The two countries are keen, among other things, to fully explore the synergies between China’s Belt and Road Initiative and Brazil’s Investment Partnerships Program, on the basis of the consensus reached by the leaders of both countries.

We have received clear instructions from our leaders to continue along this path. President Xi Jinping and President Jair Bolsonaro met twice in 2019, respectively in China and Brazil.

Since the beginning of 2020, they have exchanged letters and have held virtual meetings, and reached many agreements on the way forward. We also have the institutional mechanisms to promote bilateral dialogue and to jointly develop, implement, and follow up joint cooperation plans. We will use them to deepen the Comprehensive Strategic Partnership established in 2012.

At the top of our bilateral institutional arrangements lies the Sino-Brazilian High-Level Coordination and Cooperation Committee (COSBAN), which is jointly chaired by Vice-President Hamilton Mourão and Vice-President Wang Qishan. COSBAN presides over an array of thematic subcommissions and working groups tasked with bringing together government agencies, institutions, and experts in areas such as infrastructure, energy, financial cooperation, science and technology, tourism, and education.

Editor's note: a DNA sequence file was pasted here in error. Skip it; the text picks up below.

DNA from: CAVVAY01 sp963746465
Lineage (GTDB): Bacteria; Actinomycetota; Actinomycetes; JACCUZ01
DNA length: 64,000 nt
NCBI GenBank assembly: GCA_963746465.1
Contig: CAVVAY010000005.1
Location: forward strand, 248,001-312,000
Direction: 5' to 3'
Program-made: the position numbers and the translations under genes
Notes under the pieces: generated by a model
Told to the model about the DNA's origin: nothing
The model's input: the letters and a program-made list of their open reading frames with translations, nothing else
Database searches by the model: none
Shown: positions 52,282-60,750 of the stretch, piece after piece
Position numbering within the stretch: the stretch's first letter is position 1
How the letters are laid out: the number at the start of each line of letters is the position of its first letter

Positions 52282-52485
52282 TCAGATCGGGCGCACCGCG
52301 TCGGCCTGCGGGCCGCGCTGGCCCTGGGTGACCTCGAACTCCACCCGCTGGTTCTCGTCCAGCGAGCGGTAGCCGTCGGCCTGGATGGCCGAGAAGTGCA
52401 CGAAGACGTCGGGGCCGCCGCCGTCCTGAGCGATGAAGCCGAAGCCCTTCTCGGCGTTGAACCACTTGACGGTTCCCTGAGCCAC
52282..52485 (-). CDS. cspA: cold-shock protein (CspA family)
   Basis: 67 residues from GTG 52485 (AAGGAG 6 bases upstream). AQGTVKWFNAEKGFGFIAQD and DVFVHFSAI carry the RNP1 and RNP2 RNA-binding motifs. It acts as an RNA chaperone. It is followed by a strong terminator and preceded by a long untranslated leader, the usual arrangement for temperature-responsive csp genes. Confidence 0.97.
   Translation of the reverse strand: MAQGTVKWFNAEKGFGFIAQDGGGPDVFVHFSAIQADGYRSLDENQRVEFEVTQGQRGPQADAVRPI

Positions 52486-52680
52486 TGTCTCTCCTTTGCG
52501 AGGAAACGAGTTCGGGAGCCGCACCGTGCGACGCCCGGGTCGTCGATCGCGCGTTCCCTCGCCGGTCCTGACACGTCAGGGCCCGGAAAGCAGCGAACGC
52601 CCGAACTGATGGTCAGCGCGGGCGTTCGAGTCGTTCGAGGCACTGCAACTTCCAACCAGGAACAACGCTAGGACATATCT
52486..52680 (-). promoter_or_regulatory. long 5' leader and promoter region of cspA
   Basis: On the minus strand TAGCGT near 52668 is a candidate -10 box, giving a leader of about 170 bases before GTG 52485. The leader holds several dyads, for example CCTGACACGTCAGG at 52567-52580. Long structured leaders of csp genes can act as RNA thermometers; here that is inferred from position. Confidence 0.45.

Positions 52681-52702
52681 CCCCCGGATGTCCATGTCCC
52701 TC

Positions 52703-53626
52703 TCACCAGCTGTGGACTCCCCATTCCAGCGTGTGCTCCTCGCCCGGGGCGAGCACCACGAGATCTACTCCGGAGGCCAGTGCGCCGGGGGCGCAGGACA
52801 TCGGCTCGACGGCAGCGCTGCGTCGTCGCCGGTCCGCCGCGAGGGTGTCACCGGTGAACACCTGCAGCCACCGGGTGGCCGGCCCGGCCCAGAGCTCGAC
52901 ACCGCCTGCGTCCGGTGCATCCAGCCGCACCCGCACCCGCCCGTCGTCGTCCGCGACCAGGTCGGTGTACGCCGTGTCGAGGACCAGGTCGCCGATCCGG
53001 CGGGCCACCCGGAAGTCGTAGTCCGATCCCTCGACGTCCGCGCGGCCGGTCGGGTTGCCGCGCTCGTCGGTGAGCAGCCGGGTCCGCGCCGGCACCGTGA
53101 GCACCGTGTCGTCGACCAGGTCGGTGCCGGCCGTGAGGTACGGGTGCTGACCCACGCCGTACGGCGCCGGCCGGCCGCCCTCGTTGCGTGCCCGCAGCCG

Both countries are currently reviewing the structure of COSBAN with a view to reflecting changes in priorities and streamlining working practices. The next meeting of COSBAN will make a decision on updating the medium and long-term strategy documents that guide bilateral cooperation. COSBAN’s next meeting is expected to be held in the coming months.

We will also continue to make full use of other bilateral and multilateral arrangements to pursue our objectives. BRICS, for instance, remains a hallmark of our relationship. BRICS has allowed Brazil, China, India, Russia, and South Africa to engage more directly, without intermediaries, outside frameworks that reflect different historical circumstances.